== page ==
With two years of free rent in hand, a local juice bar has expanded into catering by opening its second location inside a downtown history museum.
Ms. Bee’s Juice Bar opened its new outpost at The Valentine, a museum at 1015 E. Clay St. on Monday, landing near the VCU Health campus as the Children’s Hospital of Richmond at VCU constructs additional facilities.
Ms. Bee’s new spot will be geared toward grab-and-go customers, though it will feature an identical menu to the original location in Northside and have customer seating. The museum spot will be home to the company’s newly launched catering efforts, though customers will be able to place and pick up catering orders at the original Ms. Bee’s in the Northside as well.
The juice bar’s Valentine space is 900 square feet and features indoor seating for up to 20 customers. Initially, it’ll be capped at half of that to stay in line with pandemic-related restrictions. An outdoor patio can seat up to 50 people.
Owner Brandi Battle-Brown said she expected to focus on being a stop on nearby office workers’ days.
“It’s a high traffic area and I want to be able to get customers in and out,” she said.
Battle-Brown also hopes to position the juice bar as the area’s preferred catering for professional meetings and events. Though slightly smaller than the 1,100-square-foot Ms. Bee’s in Northside, the Valentine location has a larger kitchen which makes it more suitable to be the company’s catering hub. The Valentine spot has four employees.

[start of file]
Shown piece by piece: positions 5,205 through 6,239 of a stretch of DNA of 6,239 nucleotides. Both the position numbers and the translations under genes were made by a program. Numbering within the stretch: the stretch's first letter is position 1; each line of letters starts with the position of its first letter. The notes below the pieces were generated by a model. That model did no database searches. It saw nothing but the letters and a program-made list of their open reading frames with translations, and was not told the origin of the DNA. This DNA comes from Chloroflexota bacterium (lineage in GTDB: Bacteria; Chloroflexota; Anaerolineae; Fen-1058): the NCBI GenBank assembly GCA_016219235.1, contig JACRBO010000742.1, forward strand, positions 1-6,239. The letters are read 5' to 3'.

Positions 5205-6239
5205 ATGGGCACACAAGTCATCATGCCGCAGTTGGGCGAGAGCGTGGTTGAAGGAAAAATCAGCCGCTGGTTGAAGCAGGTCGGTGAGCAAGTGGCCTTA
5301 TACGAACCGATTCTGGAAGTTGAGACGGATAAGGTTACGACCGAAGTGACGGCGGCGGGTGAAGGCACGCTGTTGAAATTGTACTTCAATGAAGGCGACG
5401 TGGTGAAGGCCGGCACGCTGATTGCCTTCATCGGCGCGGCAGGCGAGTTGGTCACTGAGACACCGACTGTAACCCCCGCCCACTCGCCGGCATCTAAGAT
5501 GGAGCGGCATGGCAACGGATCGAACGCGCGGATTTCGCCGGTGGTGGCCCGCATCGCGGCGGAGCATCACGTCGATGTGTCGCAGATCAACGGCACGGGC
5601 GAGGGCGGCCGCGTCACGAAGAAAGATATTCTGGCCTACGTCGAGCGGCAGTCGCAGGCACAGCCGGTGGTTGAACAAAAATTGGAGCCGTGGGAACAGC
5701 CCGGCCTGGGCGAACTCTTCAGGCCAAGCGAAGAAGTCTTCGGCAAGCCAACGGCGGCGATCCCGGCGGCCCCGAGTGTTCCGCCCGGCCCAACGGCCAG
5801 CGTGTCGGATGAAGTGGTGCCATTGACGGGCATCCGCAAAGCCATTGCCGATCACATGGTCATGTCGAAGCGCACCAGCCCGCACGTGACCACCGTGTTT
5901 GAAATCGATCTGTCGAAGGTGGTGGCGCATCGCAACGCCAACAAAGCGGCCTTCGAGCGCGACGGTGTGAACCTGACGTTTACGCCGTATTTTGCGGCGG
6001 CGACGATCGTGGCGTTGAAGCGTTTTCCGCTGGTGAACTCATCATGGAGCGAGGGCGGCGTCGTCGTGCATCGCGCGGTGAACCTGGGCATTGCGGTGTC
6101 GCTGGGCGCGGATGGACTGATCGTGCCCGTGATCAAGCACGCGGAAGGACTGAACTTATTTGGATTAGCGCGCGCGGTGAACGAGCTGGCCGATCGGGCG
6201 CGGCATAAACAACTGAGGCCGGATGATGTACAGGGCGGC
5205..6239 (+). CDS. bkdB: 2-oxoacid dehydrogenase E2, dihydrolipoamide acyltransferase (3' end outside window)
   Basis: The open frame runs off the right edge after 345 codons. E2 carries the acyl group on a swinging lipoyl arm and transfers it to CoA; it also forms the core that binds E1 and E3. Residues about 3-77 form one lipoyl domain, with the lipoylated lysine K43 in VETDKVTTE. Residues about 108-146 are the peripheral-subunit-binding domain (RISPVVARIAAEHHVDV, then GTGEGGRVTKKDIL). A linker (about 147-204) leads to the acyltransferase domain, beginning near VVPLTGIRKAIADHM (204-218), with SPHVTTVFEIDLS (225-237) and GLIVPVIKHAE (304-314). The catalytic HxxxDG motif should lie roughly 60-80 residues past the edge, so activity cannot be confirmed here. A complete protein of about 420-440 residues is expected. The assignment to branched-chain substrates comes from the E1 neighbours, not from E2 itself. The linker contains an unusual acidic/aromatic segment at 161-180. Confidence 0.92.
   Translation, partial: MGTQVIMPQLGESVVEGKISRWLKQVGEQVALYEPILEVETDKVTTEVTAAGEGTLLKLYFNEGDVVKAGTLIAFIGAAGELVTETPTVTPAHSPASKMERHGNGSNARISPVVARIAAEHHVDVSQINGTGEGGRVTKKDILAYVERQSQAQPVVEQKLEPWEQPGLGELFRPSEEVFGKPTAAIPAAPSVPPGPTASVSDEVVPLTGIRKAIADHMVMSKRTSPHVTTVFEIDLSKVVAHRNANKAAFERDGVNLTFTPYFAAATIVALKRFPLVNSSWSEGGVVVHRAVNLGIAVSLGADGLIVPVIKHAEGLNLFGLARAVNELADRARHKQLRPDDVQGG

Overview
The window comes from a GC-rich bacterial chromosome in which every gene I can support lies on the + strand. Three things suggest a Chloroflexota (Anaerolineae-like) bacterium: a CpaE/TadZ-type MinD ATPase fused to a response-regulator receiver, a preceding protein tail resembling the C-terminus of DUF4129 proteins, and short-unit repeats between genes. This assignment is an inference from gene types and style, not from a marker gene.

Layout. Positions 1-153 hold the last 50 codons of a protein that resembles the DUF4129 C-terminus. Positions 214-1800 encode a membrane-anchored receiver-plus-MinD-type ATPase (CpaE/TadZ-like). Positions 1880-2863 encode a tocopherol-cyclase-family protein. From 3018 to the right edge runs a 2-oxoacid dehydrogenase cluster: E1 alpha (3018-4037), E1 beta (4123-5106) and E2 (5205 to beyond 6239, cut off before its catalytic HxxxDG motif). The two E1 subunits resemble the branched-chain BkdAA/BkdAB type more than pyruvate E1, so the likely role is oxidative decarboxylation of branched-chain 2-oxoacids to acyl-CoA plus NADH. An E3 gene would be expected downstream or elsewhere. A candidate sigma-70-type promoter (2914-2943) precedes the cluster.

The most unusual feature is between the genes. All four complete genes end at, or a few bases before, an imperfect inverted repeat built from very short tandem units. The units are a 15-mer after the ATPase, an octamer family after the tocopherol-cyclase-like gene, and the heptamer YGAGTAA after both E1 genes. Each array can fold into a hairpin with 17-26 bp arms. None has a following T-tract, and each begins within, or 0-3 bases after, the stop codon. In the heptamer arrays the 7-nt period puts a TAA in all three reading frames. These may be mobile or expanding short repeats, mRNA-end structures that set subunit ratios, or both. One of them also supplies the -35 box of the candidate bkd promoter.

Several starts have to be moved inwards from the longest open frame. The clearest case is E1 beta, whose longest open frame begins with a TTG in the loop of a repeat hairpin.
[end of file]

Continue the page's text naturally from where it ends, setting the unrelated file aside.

Ms. Bee’s features soups, smoothies, cold-pressed juices, health tonics and other items. It recently expanded its menu with turkey clubs and paninis, as well as vegan BLTs.
Battle-Brown was able to snag the Valentine space after winning a contest put on by the museum to find a new resident eatery. As the winner, Battle-Brown received free rent for the first two years of her time at the museum.
Ms. Bee’s opened its first brick-and-mortar at 114 W. Brookland Park Blvd. in January 2020. Though it had just gotten off the ground before the pandemic’s economic disruptions were felt in the United States, Battle-Brown said the shop’s focus on health helped keep the venture afloat.
Though sales fell as much as 20 percent, Ms. Bee’s never had to fully pause its operations.
“Even during a pandemic I thrived because if somebody was sick, they would call in and place an order,” she said. “Even though I opened right before (the pandemic), I couldn’t have chosen a better venture or business to be in because people want to be healthy, they want longevity.”
Ms. Bee’s is also at work on a custom parklet to be set up outside its Northside location. That effort comes amid a similar project by the city to set up city-funded parklets outside restaurants.
Elsewhere in the local juice-bar scene, The Pit and The Peel plans to move out of its Carytown space in favor of a lease at Westhampton Commons, a mixed-use project shaping up at the Westhampton School property.